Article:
Why China Wanted U.S. Warhead

The nuclear warhead that sits atop the Trident submarine-launched missile is one of this country's most sophisticated nuclear weapons, CBS News Correspondent David Martin reports.

Called the W-88, it is small enough so that each missile can carry up to 10 warheads - each one powerful enough to destroy an entire city. Now China has tested a warhead very much like the W-88.

Beginning in 1992, the Chinese conducted a series of underground nuclear tests of a weapon which used the same trigger concept as the W-88 - an important first step toward deploying intercontinental ballistic missiles with multiple warheads.

"Now they're gonna be able to put multiple warheads on top of smaller solid fuel missiles. It means they can have more nuclear weapons aimed at the United States," said Jonathan Pike of the Federation of American Scientists.

Pike said multiple warheads, like the ones carried by American missiles also would make China a much more dangerous country to attack.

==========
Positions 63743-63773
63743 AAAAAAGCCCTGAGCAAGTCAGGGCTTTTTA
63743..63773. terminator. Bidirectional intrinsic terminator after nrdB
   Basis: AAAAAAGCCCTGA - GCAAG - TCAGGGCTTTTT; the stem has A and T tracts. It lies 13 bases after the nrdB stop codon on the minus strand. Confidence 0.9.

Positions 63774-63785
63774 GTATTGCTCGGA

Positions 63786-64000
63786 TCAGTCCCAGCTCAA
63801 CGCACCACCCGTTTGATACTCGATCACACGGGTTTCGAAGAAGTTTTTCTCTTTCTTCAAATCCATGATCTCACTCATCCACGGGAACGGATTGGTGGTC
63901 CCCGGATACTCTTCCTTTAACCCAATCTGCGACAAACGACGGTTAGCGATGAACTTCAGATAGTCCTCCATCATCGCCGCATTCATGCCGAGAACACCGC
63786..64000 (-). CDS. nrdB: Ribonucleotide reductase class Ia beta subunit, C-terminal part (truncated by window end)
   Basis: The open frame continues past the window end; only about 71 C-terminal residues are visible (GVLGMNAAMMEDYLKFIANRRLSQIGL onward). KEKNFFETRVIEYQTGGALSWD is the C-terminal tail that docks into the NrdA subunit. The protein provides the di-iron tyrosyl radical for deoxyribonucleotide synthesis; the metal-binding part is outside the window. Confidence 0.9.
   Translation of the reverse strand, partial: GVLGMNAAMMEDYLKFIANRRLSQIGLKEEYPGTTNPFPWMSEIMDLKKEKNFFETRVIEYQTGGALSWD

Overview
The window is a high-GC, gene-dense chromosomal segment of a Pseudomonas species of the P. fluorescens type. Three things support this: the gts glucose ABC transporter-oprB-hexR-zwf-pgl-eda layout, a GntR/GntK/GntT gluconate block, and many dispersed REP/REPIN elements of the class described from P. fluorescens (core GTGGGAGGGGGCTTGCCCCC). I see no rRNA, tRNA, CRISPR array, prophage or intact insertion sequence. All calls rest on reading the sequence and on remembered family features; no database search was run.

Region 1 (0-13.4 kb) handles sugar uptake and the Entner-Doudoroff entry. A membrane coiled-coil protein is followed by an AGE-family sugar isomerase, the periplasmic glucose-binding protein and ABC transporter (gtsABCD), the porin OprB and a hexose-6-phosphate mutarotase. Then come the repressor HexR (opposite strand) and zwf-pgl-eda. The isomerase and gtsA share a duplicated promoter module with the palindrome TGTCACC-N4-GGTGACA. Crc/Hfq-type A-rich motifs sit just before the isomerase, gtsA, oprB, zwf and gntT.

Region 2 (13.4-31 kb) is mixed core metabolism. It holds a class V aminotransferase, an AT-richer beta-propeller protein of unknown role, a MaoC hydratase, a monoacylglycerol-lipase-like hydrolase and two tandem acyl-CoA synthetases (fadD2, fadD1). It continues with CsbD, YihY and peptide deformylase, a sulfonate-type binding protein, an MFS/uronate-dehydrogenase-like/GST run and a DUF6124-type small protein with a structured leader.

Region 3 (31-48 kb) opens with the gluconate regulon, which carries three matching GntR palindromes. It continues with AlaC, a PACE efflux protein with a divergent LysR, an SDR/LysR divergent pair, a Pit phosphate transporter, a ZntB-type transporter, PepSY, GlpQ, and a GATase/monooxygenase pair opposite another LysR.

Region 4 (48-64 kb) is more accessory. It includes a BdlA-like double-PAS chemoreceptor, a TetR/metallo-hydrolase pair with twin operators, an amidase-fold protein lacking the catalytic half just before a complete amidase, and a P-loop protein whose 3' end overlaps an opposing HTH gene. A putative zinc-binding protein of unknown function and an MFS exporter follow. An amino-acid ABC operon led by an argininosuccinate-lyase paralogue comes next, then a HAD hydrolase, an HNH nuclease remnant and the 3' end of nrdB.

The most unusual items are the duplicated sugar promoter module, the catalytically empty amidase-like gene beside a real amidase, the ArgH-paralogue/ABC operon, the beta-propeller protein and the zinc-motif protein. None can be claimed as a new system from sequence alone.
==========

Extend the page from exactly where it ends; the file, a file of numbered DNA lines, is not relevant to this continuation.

"The benefit of having multiple warheads on a single missile is that if only a few of their missiles manage to survive an attack they would still have enough nuclear firepower to devastate a potential adversary," Pike said.

China has no lack of short-range missiles, but only 13 missiles capable of hitting targets in the U.S. Officials say they do not expect the Chinese to actually deploy multiple warheads for at least 10 years. So it's not yet a threat, but China now has the ability to deploy a modern nuclear force.